Why do individual funcitons exisit within an organisation? Marketing, product development, IT, sales, operations… None of these add shareholder value make money in themselves. Yet in all too many organisations these different functions behave as if they exist for themselves, they are entities unto themselves. Each entity may pay lip service to the “customer” but how joined up is the reality?

How familiar is this.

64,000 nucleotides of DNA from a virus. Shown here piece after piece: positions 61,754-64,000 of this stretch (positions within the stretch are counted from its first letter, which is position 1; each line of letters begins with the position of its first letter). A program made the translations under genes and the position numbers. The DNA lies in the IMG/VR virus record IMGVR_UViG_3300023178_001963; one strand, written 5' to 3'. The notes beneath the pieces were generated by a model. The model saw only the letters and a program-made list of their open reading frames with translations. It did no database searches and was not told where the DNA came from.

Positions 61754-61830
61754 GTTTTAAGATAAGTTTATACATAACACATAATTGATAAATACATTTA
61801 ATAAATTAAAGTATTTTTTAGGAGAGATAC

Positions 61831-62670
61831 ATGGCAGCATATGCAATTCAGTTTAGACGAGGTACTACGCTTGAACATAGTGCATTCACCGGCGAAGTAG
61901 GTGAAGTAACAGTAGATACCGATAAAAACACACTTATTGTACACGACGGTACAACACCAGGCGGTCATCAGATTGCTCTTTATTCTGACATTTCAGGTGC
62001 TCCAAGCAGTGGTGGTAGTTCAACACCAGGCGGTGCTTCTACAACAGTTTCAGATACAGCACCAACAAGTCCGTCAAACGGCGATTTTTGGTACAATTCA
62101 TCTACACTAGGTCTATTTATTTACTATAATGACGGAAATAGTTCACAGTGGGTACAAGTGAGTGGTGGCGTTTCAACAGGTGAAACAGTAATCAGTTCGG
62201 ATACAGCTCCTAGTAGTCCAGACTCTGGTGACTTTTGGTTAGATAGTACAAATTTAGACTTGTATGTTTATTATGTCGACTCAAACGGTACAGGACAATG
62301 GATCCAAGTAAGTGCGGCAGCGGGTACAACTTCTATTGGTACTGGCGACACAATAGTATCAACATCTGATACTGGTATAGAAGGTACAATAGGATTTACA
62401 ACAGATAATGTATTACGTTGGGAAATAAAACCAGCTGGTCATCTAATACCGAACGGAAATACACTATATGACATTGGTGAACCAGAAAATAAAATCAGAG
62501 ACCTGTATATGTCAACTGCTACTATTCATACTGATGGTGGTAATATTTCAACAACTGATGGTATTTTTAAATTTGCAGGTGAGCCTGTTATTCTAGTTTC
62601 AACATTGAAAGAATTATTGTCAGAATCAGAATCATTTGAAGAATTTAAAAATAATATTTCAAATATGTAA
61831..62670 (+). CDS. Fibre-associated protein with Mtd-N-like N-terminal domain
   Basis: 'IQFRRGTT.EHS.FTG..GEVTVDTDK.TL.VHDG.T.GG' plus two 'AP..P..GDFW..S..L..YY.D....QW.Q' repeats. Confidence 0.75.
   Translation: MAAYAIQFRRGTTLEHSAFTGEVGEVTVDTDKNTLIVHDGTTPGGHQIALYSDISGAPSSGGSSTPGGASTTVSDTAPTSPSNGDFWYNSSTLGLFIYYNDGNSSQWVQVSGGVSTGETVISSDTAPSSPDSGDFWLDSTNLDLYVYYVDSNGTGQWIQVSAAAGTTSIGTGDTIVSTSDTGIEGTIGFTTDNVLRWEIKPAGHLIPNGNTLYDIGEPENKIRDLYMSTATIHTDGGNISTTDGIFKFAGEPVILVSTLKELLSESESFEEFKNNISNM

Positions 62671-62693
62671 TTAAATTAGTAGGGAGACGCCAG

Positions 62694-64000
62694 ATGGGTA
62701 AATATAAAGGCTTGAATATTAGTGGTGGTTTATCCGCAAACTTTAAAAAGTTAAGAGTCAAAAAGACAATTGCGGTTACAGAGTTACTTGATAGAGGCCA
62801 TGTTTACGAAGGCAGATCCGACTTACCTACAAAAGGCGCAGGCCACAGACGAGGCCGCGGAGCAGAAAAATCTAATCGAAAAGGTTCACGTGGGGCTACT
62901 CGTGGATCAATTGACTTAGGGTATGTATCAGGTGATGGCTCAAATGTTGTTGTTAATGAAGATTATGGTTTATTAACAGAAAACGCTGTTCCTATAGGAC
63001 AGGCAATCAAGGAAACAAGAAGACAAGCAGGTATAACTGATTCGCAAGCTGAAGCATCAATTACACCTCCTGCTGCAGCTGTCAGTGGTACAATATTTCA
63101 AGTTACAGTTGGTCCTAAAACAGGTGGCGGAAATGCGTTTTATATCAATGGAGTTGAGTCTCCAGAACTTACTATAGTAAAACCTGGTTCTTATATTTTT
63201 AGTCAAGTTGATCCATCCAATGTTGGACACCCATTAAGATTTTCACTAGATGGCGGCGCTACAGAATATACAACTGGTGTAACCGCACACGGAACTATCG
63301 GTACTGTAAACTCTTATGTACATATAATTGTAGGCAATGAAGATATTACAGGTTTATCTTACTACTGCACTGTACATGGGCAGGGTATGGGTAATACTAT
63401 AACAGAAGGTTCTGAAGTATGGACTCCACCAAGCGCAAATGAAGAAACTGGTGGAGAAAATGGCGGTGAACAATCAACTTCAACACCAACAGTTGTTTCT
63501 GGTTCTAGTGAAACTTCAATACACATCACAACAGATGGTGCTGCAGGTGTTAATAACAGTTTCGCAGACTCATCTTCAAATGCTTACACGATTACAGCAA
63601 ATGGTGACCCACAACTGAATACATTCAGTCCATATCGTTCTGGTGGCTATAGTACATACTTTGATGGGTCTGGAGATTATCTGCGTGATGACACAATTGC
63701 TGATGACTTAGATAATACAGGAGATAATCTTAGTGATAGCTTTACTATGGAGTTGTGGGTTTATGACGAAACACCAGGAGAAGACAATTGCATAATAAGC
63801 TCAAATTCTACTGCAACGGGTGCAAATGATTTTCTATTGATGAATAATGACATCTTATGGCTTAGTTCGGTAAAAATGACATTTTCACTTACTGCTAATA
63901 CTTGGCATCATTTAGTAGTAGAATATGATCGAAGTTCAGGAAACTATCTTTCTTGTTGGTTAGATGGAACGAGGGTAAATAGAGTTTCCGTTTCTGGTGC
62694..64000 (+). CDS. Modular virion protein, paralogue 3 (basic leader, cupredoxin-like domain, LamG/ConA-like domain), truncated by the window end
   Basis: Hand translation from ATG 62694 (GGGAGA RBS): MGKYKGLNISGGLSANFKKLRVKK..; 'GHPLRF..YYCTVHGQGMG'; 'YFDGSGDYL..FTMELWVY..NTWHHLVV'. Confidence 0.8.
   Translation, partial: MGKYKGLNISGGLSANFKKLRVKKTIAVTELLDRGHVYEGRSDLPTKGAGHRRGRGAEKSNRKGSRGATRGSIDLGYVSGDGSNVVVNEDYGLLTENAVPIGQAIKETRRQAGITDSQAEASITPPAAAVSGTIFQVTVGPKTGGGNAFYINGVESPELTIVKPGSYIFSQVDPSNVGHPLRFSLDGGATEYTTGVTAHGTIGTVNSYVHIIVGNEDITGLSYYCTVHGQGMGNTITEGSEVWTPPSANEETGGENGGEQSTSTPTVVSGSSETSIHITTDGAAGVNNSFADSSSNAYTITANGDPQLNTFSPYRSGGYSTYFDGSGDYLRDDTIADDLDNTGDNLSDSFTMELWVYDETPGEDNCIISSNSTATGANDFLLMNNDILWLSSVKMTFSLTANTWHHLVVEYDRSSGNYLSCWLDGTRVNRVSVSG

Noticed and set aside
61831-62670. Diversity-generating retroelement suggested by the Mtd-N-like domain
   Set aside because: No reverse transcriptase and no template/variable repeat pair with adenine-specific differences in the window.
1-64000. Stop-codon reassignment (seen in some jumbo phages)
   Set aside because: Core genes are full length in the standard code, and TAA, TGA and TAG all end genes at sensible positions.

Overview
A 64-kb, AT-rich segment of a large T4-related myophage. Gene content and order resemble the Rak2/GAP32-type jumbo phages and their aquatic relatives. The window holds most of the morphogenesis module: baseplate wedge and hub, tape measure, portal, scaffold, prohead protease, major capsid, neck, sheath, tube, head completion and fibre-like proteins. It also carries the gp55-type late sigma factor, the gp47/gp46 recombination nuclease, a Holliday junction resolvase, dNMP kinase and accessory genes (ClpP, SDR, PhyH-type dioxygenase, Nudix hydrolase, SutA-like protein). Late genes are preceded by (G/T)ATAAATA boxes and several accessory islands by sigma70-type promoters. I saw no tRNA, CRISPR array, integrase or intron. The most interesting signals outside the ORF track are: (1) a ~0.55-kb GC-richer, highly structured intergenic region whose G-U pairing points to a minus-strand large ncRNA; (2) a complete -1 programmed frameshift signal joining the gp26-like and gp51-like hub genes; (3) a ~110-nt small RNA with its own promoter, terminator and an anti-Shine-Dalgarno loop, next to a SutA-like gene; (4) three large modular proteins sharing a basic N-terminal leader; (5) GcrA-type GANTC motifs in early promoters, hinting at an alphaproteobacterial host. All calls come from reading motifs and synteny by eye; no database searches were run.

The product team identify the need for something, based on anecdotes from the sales guys, or something they perceive to be wrong with the existing product or a hunch about a potential niche in the market. A niche in the market but is there a market for that niche? A bunch of requirements are written up and an optomistic benefits case is written up. There are x million widget users in the market place. Y% of these would benefit from NewGizmo. We project 10% of these will buy at a price point of £z. The requirements are thrown over the wall to IT to put some development costs on the project. The project has yet to start and a launch date is set in stone. And a project manager has yet to be assigned. Marketing are brought into the picture and tasked with how are we going to sell the product. Development starts (the new project manager is aghast at the scope and timescales he is inheriting). Operations enter the project and throw water on the fire. There a whole bunch of compliance and business as usual considerations that only now come to light. Relationships become tense as the project manager tells the product team that they can’t have what they want by the date they wanted it. The date has been set in stone, so the product team throw out some of the initial requirements, based upon an argumentative workshop on Thursday afternoon (noone bothers to refer back to the initial benefits case, even less any thought of how their decisions impact the overall customer experience). And inevitably a cut down NewGizmo is launched to the market a month late and sales are nowhere near what was projected. What we need is NewGizmo 2.0 and so the cycle starts again…